Alameda Little Leauge is proud to announce that we will be offering a Challenger Division in 2015. Little League International established the Challenger Division in 1989. The Challenger Division is for boys and girls with mental and physical challenges and more than 300,000 players participate in the Challenger Division worldwide. In the Bay Area, more than 35,000 youth with disabilities have difficulty accessing parks, fields, and team sports. This, coupled with the ever-growing community of those with disabilities commensurate with population growth, and the current rise in autism, led Alameda Little League to establish the Challenger Division for the 2015 season.

Little League International's California District 4 (Alameda Little League is a member) currently has 15 Challenger Division leagues with whom we may have inter-district games. The Alameda site will be Estuary Park once the synthetic field there is completed. In the meantime, games will be played at Lippert (AA field).

Monday, September 15
Demystifying Alameda Little League Player Placement

The following information will help parents and players understand how teams are formed in Alameda Little League. Unlike school, all players will repeat a division (or two) at some point during their Little League career. Movement up through divisions is not and should not be viewed as a competition. Often times parents are disappointed when their player repeats a division. However, they later see that repeating a division was perhaps the best situation for their child as their child becomes a team leader, develops confidence, and increases their playing skills. If a child is moved-up too quickly, he/she may struggle, lose confidence, and no longer enjoy playing baseball and quit.

Alameda Little League's Minor/Majors divisions are: A, AA, AAA, and Majors. The age range for these divisions is 7 to 12 and player placement on a team and in a division is based on a player's performance during evaluations, as well as a coach's familiarity with a player based on the player's previous experience in Little League. T-Ball Division ages are typically 4 to 6 and Farm Division ages are typically 5 to 8. Age ranges for all divisions overlap to account for player experience, ability, maturity, and the number of teams formed based on coach availability.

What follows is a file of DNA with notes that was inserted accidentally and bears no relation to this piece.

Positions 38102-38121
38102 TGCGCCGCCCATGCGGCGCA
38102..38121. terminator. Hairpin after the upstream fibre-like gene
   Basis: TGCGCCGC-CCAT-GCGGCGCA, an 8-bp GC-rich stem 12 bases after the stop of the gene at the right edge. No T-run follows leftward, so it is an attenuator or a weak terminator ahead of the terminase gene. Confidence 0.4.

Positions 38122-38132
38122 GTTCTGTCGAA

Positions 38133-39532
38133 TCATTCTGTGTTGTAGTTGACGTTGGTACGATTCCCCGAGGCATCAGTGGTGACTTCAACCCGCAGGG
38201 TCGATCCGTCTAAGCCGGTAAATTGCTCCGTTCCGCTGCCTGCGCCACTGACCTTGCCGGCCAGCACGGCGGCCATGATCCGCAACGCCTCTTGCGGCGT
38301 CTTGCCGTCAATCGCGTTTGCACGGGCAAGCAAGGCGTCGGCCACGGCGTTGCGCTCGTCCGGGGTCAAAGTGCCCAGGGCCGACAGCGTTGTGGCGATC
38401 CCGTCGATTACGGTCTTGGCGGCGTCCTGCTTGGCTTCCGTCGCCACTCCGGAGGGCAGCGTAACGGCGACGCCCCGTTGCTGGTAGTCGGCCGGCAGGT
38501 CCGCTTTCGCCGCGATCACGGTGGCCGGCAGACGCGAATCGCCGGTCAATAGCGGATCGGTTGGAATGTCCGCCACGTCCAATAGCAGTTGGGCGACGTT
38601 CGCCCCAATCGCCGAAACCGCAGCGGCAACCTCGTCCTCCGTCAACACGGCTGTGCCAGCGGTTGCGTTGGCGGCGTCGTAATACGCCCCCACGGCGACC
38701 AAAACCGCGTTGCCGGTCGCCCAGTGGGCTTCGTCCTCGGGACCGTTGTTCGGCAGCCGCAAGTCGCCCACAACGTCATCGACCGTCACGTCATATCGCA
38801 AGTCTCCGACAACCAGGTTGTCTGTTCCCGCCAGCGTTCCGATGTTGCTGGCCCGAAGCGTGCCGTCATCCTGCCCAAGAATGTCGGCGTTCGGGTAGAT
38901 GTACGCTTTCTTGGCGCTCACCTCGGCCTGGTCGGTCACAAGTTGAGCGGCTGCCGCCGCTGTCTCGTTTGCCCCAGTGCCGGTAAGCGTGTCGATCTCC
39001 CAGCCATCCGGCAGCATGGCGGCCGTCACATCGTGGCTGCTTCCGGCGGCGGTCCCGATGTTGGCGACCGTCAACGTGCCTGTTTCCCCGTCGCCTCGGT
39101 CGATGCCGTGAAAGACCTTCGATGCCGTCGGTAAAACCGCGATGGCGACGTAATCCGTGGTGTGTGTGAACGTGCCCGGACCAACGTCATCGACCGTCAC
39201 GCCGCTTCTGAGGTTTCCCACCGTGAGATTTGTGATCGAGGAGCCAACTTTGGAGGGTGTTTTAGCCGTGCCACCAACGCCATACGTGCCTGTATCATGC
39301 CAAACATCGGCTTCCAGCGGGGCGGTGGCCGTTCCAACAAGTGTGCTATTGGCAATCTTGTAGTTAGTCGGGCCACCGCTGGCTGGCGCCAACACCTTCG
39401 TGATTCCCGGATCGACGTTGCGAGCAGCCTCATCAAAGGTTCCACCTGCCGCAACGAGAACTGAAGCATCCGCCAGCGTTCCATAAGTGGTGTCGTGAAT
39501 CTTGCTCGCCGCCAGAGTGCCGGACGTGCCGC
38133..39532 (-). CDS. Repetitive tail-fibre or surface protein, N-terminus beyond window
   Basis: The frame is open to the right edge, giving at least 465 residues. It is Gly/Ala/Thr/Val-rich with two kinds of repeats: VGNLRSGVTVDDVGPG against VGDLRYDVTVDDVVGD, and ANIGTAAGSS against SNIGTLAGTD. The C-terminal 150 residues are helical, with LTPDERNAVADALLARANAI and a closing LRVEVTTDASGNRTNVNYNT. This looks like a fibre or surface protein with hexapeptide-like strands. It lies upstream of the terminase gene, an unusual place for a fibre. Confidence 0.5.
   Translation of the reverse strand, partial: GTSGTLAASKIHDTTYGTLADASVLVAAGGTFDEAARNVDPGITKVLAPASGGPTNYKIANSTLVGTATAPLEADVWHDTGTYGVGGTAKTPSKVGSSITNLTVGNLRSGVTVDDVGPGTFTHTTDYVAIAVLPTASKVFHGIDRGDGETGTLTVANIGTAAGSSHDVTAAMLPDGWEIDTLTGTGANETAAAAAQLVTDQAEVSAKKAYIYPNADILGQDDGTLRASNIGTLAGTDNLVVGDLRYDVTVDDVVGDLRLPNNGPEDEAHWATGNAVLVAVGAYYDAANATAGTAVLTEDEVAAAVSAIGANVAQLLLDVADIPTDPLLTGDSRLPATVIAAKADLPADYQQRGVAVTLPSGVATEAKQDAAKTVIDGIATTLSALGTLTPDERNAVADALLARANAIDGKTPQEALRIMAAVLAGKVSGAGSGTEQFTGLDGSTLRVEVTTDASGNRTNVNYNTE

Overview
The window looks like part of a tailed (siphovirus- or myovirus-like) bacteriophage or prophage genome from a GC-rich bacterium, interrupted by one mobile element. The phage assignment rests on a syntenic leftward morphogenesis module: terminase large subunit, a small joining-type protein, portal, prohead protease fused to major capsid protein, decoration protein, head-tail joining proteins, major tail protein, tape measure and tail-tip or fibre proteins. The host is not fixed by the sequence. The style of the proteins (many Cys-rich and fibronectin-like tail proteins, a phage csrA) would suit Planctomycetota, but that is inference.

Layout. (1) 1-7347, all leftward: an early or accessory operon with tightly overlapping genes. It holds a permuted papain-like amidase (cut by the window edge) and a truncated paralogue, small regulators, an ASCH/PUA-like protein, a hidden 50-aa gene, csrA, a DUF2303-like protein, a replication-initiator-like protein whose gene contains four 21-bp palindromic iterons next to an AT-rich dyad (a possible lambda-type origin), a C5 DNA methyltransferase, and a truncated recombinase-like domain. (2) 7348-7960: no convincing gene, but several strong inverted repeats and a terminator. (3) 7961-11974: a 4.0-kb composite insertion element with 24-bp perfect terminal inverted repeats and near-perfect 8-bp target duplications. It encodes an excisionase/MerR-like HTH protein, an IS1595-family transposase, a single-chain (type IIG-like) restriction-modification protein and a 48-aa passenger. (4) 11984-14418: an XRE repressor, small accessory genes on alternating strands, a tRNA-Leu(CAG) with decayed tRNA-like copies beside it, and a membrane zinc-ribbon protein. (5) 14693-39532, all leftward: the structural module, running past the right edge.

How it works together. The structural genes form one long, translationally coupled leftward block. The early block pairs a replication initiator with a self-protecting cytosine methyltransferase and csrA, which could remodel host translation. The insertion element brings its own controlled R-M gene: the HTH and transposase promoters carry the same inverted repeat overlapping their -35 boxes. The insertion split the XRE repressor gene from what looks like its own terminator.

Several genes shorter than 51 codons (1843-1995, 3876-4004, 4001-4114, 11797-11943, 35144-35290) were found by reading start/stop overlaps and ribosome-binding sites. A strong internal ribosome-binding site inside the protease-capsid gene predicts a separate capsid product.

In our league, we have a T-Ball/Farm Player Agent and a Minor/Majors Player Agent. If you have questions about player placement, the league encourages you to contact the Player Agents. It is his/her job, along with the league's President, to facilitate the right placement for every player. That said, remember that Alameda Little League is a volunteer-run organization and our league has nearly 1,000 players. It takes an enormous amount of work and patience to sort the players into their respective divisions and teams so placement can take some time.

Alameda Little League Player Age
 Your player's Little League age is their exact age as of April 30. For example, if they turn 11 on May 1, they are still considered to be Little League age 10.

T-Ball/Farm Baseball Divisions
These are non-competitive divisions for players to learn the very basic skills and rules of baseball. Above all, it is about learning something new and having fun.

T-Ball is the starting point for all new and young players. Players hit the ball from a stationary tee. Outs and runs are not recorded. Farm is for players who have played at least one year of T-Ball and are at least 5 years of age. In Farm Ball, coaches will soft pitch to batters and outs are recorded, but score is not kept.

Major/Minor Baseball Divisions
The formation of these divisions is driven by the number of players in any age group and starts with the Majors division. All 12 year olds (12s) must be evaluated and play in the Majors Division. Each Major team has a roster of 12 players and can have no more than eight 12s. So, the number of 12s in the program drives the number of Majors teams. For example, if there are 64 -12s, then there are 8 teams, 80 - 12s, then there are 10 teams, etc. The remaining roster spots are filled by 11-year-old players. All 11s not drafted into Majors must play in AAA Division. All 10s not drafted into the AAA Division must play in the AA Division. All 9s not drafted into the AA Division must play in the A Division. There are exceptions, such as when a 12 year old who has never played baseball before can seek an exemption to play in the AAA Division.

Age and Division Guidelines

12 (Majors or exemption to AAA)